This is what it all boils down to; making the daily choice between continued sobriety and my former lifestyle of drinking and drugging.
Some days it just takes the memory of getting another 24 hour coin.
I already have quite a collection from various meetings. I do not miss those feelings of guilt shame and remorse whatsoever.
Today I have to want to stay sober more than I want to drink. Sounds easy, right? It all depends on my mental, emotional and spiritual condition. Some days are easier than others, so I need to recognize that there are things that are out of my control and more importantly, there isn't anything that a drink or drug will make better. A big help to me is the Serenity Prayer, and the crucial key is the wisdom to know the difference. I often compare it to the line in the Kenny Rogers tune, "The Gambler"; "you got to know when to hold up, know when to fold up..."
Thursday, August 30, 2007
Posted by Fireman John at 7:40 PM
Sunday, August 26, 2007
Every day is new territory for me; having had various amounts of clean time, yet in the past, I could always find an excuse to sabotage my recovery. I'm not thoroughly convinced that anything miraculous has happened,this time, and I can't answer the common question asked by most counselors, "what are you going to do differently this time?"My response is that today, no matter what happens, I just don't pick up that first drink or drug. Life still goes on, there will be illness, disappointment and struggle. Today, I realize I can experience these things, and just accept issues which are out of my control. Sure, a quick fix was a convenient escape; but it was temporary and changed nothing! Well almost nothing; my sobriety date, serenity and the sense of accomplishment for my efforts up to that time. I often hear in the rooms "my worst day sober is better than my best day drunk"... well that doesn't hold true for me, but my average day sober, is way better than my average day, drinking!
Posted by Fireman John at 2:50 PM
Thursday, August 23, 2007
This is the term I like to use when referring to my journey in recovery. I have not experienced any dramatic spiritual awakenings. That is not to say that they don't exist for some people. What I have gained. is a gradual release from the obsession to drink and use, and a steady hope and faith, that I can continue to move forward.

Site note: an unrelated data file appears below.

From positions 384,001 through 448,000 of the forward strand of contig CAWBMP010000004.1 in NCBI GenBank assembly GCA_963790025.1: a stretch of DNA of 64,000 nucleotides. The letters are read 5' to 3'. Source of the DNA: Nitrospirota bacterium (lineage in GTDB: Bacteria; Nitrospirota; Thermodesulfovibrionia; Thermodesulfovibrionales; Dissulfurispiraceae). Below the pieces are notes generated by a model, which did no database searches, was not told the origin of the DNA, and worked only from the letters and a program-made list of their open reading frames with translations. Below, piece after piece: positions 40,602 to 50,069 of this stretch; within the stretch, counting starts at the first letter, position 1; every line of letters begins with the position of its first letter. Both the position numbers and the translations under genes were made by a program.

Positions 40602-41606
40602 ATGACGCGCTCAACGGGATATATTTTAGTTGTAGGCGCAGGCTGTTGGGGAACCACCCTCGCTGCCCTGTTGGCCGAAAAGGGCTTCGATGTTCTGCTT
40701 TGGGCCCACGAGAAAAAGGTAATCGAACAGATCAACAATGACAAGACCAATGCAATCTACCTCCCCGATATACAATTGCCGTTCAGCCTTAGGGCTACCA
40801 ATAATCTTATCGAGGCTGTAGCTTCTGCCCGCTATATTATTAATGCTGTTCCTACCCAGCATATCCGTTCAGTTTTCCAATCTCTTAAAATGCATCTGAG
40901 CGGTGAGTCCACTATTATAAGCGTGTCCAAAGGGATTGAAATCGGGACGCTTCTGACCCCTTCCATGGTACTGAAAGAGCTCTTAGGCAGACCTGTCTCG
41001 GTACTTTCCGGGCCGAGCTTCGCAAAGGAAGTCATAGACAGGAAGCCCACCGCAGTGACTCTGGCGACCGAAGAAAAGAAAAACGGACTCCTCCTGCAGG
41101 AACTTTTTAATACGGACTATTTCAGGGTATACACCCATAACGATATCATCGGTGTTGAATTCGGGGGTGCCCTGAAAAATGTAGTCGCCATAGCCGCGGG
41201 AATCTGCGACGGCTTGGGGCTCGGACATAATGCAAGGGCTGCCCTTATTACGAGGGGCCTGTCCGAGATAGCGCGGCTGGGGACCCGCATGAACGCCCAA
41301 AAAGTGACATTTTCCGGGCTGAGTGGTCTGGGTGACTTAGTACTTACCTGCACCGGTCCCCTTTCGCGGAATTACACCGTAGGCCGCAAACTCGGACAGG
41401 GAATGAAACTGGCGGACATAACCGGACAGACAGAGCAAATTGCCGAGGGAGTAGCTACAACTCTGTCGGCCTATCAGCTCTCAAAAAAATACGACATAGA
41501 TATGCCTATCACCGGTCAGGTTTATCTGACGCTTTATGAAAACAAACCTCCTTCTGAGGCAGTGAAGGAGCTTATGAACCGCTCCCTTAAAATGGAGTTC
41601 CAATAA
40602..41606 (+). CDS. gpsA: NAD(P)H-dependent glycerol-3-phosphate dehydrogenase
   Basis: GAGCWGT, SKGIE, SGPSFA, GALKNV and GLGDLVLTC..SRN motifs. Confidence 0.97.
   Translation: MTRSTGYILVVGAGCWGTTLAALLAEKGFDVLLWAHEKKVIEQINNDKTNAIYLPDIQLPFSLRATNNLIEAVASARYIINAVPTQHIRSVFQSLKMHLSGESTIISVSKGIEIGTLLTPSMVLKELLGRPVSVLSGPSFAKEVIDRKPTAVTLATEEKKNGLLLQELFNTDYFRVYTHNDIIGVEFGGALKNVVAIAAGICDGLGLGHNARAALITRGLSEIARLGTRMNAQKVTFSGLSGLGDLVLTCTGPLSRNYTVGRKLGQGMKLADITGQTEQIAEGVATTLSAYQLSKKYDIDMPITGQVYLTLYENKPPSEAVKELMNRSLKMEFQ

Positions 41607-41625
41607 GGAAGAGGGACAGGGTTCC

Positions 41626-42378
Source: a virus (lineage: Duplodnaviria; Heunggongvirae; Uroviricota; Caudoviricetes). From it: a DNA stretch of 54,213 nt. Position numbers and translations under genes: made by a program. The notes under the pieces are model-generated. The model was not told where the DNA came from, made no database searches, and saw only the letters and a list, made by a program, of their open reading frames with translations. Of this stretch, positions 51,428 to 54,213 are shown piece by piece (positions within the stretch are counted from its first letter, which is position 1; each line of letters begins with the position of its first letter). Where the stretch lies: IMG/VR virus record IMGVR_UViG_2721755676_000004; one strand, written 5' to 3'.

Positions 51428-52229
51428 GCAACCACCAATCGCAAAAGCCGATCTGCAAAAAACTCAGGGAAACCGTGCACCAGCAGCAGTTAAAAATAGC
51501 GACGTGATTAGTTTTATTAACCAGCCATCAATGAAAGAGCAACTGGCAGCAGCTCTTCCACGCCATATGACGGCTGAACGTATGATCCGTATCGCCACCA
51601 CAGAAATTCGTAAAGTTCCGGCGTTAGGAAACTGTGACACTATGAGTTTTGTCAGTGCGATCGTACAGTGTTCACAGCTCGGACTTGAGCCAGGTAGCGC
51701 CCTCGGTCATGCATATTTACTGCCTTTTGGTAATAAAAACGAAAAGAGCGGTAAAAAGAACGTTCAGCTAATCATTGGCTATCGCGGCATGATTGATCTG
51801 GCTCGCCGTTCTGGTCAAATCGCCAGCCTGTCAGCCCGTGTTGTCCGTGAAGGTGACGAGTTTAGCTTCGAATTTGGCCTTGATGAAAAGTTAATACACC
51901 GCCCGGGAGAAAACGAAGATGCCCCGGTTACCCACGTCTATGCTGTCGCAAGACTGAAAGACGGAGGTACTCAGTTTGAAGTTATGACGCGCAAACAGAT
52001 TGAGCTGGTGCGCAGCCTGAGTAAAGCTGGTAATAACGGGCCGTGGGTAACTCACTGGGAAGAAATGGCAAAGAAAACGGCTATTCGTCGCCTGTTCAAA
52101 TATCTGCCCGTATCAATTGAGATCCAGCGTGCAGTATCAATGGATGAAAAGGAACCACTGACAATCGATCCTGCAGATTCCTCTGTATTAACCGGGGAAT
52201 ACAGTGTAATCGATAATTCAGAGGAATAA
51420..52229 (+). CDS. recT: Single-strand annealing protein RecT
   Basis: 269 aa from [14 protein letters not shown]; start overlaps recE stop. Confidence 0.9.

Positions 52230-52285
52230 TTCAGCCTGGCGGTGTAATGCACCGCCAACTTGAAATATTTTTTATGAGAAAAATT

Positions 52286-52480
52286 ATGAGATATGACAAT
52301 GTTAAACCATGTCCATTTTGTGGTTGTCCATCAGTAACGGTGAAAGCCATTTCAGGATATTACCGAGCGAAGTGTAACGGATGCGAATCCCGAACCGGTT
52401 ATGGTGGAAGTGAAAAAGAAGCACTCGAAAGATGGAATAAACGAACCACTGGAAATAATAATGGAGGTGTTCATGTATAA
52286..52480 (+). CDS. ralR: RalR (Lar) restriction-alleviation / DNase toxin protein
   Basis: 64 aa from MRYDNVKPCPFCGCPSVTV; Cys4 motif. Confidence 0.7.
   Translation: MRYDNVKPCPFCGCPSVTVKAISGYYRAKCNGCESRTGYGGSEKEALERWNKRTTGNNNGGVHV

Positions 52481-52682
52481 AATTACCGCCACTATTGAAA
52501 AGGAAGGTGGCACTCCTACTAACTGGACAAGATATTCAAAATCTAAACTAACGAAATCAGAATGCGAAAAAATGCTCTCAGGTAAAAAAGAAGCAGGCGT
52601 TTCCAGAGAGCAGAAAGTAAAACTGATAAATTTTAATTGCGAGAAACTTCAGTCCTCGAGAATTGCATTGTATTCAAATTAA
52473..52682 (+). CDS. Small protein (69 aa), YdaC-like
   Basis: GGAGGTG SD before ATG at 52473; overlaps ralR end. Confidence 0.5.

The ability to make progress depends largely on my willingness to admit to myself and others that my condition is permanent, yet treatable. In the past I would succumb to what I like to call the three C's; feeling cocky, complacent or cured. This would invariably bring me back to a drink or drugs. Today I accept that I can no longer drink or use safely; those days are gone forever.
I have learned to not rush my recovery, realizing it was a long slow process, creating my addiction. It is essential that I be patient and tolerant in my quest for Serenity.
Posted by Fireman John at 1:57 PM
Tuesday, August 21, 2007
Honest, open-minded and willing...
genuine honesty is essential to any progress in recovery. The beginning of this is accurate self appraisal and the ability to be totally honest with others. Deception is a common practice for the addict, to the extent that it becomes second nature, making it that much more difficult to correct.
The importance of having an open mind is allowing a psychic change; a belief that there is a different way to live. An addicts world is very small and driven by selfish desires. Ego, pride and self-centeredness all contribute to the isolation. In order to break through this, we must look beyond ourselves and seek greater meaning in life. We become willing upon accepting who we are, what we have become, and how we have affected others.The desire to make amends and continue to take a daily inventory, contribute to our ability to remain willing.